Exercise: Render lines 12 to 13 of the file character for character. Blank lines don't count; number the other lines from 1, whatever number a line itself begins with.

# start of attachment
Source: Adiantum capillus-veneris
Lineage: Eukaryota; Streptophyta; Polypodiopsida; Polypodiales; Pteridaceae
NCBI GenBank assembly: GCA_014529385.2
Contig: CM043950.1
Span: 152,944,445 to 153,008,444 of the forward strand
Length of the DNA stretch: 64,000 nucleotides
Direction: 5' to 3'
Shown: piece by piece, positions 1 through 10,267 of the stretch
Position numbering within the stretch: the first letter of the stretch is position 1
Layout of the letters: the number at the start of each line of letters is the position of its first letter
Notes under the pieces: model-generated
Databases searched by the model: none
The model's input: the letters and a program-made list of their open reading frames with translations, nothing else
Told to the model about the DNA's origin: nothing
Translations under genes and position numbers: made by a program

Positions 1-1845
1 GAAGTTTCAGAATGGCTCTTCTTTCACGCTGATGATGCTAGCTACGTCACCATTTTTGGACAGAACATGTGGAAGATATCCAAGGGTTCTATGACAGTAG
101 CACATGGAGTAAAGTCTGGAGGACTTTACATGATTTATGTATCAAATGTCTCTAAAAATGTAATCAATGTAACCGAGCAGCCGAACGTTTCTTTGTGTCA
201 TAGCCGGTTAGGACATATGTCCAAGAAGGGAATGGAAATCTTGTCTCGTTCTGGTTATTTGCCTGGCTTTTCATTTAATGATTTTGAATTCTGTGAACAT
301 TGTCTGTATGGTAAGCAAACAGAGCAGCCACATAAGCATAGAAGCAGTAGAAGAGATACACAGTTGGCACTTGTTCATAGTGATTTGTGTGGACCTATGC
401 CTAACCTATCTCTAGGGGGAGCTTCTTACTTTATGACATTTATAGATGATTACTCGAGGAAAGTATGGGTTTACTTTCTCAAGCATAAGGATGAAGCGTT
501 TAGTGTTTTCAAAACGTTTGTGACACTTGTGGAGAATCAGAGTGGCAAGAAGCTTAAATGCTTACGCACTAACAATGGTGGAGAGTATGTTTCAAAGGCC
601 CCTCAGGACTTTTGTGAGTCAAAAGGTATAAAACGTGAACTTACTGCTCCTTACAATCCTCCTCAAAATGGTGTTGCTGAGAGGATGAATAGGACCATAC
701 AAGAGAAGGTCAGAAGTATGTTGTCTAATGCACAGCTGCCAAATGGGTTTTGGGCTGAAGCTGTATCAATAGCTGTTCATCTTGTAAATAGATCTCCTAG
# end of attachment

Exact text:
Databases searched by the model: none
The model's input: the letters and a program-made list of their open reading frames with translations, nothing else